Appllees, the owners of a house where six tenants were living, challenged the local ordinance that restricted land use to one-family dwellings, which meant not more than two unrelated individuals.
Some of the dangers that might create nuisance to residential sections do not necessarily invalidate the ordinance. The inclusion of a reasonable margin to insure effective enforcement may be justified because the bad fades into the good by such insensible degrees that the two are not capable of being readily distinguished and separated.
Belle Terre is a village on Long Island’s north shore of about 220 homes inhabited by 700 people. Its total land area is less than one square mile. It has restricted land use to one-family dwellings with some exceptions. The family as used in the ordinance means “one or more persons related by blood, adoption, or marriage, living and cooking together as a single housekeeping unit.” A number of persons but not exceeding two persons shall be deemed to constitute a family. Appellees are owners of a house in the village and leased it to Michael Truman. Later Bruce Boraas became a co-lessee. Then Anne Parish moved into the house along with three others. These six are students at nearby State University and none is related to the other in any way. When the village served the appellees with the ordinance, the owners plus three tenants brought an action claiming the ordinance unconstitutional.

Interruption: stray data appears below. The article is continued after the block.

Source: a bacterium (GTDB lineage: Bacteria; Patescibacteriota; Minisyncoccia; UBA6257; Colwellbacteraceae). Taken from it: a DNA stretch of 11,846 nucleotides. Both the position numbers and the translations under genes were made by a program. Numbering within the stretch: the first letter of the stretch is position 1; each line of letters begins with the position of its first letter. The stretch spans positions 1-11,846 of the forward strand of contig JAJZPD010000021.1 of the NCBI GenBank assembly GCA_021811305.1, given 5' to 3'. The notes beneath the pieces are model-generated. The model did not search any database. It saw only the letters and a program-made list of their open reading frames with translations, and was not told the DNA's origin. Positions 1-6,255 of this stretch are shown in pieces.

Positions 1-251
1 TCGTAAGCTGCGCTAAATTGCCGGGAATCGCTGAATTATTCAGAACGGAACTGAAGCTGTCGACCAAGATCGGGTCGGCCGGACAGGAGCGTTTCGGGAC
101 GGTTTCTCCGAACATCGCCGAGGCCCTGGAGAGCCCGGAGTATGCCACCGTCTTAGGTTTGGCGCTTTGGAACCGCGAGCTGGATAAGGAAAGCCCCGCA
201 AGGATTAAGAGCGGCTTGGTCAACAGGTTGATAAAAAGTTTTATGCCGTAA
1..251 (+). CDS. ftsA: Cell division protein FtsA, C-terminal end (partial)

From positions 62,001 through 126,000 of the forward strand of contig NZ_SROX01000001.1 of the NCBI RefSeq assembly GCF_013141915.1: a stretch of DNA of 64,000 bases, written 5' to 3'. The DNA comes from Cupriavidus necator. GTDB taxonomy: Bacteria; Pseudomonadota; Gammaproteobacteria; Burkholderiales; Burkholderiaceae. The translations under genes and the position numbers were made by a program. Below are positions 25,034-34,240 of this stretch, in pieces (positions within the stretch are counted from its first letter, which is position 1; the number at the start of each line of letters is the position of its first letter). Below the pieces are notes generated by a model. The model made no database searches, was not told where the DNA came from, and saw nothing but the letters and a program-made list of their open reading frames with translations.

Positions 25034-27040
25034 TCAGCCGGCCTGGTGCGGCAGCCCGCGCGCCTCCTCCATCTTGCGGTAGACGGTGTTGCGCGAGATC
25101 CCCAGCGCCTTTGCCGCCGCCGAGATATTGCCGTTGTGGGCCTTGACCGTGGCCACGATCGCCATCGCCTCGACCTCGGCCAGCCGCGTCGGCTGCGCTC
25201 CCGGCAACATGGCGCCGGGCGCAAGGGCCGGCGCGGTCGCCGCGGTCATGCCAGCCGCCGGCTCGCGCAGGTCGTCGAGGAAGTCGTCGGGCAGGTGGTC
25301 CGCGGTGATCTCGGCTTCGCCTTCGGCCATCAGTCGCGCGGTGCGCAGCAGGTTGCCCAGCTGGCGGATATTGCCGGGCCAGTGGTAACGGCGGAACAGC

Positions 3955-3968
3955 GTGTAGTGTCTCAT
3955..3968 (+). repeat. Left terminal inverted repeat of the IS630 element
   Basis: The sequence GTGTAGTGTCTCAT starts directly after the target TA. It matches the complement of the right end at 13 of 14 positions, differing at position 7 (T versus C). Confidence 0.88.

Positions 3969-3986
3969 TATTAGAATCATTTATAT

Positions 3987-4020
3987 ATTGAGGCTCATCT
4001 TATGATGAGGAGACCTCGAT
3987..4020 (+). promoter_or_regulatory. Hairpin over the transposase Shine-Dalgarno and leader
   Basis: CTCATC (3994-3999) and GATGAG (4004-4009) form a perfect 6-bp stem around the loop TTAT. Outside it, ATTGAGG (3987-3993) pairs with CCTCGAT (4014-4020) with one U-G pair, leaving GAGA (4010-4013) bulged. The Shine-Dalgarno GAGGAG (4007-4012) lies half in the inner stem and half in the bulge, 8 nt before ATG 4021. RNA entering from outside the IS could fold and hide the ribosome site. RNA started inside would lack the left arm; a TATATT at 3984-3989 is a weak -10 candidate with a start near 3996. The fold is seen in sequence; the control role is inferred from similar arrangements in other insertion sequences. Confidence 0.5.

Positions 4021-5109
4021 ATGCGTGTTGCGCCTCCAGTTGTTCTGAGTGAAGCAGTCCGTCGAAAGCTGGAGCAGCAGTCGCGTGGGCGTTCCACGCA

Does the local ordinance that restricted land use to one-family dwellings (not more than two unrelated individuals in a single dwelling) violate the Constitution?
No, the Court may not limit the concept of public welfare that may be enhanced by zoning regulations by the legislature. It is the legislature’s role to draw lines and the ordinance drawn by the village here is reasonable, not arbitrary and bears a rational relationship to a permissible state objective.
The ordinance in the case unnecessarily burdens appellees’ First Amendment freedom of association and their constitutionally guaranteed right to privacy. The instant ordinance discriminates on the basis of a personal lifestyle choice as to household companions. Bellee Terre imposes upon those who deviate from the community norm in their choice of living companions significantly greater restrictions that are applied to residential groups who are related by blood or marriage. The village has acted to fence out those individuals whose choice of lifestyle differs from that of its current residents in violation of the Constitution.
It is not the Court’s role to determine whether a particular housing project is or is not desirable. The concept of the public welfare is broad and inclusive. The values it represents are spiritual as well as physical, aesthetic as well as monetary. It is within the power of the legislature to determine that the community should be beautiful as well as healthy, spacious as well as clean. The legislation at issue is economic and social legislation where legislatures have historically drawn lines which the Court respect against the charge of violation of the Equal Protection Clause, if the law be reasonable, not arbitrary and bears a rational relationship to a permissible state objective, which is the case here.